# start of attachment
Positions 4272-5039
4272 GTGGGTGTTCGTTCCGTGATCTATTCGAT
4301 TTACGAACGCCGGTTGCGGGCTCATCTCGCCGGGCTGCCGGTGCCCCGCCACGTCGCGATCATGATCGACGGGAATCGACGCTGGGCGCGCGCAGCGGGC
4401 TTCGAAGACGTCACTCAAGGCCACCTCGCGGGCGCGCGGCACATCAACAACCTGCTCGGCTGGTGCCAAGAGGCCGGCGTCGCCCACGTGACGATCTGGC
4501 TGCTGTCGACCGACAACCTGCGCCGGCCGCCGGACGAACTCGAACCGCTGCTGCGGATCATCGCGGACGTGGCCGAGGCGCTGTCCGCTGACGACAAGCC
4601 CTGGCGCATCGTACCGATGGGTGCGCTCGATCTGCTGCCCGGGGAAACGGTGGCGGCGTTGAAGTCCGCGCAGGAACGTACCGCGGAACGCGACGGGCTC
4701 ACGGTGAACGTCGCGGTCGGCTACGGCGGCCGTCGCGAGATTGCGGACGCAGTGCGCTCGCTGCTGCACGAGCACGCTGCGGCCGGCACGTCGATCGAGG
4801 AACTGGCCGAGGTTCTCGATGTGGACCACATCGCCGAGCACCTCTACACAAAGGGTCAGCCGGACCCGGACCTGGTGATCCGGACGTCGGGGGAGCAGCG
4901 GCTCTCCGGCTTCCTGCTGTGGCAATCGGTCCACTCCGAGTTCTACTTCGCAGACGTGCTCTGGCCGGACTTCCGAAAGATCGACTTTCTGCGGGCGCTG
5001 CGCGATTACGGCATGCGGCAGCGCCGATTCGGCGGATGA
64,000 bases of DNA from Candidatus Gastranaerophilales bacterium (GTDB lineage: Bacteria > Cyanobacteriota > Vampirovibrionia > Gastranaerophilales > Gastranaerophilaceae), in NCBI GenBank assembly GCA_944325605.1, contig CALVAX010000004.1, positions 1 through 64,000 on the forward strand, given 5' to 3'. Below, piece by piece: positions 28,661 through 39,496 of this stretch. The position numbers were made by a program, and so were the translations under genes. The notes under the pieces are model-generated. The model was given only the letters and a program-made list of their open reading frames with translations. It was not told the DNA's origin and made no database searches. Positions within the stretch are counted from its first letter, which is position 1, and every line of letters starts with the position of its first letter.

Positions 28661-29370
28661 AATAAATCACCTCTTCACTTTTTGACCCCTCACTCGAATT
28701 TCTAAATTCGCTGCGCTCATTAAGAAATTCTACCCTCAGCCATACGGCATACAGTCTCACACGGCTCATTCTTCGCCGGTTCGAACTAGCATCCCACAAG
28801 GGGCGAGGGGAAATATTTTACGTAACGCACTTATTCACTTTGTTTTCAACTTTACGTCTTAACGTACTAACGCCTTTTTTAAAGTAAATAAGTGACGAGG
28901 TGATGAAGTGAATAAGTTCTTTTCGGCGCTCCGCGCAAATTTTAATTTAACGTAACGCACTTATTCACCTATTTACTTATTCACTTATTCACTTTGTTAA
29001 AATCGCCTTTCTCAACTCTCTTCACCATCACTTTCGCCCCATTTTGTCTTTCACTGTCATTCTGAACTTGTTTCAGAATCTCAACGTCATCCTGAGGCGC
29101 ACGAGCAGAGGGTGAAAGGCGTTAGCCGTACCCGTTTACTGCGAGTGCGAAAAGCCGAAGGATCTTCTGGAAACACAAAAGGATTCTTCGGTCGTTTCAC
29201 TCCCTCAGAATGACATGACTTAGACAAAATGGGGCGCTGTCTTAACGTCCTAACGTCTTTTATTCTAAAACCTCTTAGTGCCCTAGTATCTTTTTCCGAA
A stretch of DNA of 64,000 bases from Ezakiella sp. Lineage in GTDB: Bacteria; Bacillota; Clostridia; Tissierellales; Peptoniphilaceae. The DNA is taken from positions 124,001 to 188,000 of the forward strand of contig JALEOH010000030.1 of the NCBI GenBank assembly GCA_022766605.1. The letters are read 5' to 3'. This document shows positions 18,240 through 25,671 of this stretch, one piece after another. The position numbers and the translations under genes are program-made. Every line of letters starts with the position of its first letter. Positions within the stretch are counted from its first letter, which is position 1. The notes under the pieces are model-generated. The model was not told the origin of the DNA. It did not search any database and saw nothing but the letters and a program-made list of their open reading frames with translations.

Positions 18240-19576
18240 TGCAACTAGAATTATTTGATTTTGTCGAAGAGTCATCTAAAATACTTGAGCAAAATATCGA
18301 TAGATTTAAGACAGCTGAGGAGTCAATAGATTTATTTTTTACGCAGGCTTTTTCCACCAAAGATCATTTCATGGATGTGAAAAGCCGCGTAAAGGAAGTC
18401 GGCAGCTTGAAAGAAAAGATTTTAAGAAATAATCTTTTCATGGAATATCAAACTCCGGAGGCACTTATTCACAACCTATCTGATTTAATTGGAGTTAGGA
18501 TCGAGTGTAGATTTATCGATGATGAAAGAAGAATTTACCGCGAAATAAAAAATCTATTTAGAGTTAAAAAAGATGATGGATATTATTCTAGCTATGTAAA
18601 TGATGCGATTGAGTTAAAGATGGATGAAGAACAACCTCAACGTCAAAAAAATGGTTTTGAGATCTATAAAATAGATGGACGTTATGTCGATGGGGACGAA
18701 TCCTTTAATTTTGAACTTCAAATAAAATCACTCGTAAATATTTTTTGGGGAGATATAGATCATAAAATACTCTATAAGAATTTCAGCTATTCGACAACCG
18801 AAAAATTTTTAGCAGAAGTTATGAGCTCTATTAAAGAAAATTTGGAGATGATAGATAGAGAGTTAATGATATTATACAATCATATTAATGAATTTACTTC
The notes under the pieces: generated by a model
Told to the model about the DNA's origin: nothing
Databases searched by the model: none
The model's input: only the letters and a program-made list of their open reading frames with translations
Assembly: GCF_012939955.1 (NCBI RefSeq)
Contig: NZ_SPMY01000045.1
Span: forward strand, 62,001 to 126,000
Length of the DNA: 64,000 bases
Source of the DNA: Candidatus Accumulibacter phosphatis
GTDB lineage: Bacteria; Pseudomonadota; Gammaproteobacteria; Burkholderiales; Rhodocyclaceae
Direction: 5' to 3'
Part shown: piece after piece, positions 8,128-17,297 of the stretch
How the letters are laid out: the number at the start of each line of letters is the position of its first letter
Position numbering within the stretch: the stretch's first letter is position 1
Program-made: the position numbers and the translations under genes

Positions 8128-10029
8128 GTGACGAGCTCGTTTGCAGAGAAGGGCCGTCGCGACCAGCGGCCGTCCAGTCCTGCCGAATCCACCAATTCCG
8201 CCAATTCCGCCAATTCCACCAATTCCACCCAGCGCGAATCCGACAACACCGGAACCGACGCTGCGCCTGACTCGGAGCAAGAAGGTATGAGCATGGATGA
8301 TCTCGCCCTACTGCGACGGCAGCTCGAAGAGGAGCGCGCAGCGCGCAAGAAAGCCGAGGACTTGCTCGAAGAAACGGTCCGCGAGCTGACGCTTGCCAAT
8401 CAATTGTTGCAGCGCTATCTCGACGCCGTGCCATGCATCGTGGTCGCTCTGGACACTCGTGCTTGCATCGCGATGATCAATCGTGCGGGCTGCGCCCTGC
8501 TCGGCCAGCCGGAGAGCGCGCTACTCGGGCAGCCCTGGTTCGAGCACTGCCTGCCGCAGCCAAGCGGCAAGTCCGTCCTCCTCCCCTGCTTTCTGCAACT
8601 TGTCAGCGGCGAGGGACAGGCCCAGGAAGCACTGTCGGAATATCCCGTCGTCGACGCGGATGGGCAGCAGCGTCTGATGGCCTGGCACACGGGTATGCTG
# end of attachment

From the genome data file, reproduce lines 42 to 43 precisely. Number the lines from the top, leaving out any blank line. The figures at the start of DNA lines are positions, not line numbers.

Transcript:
Position numbering within the stretch: the stretch's first letter is position 1
Program-made: the position numbers and the translations under genes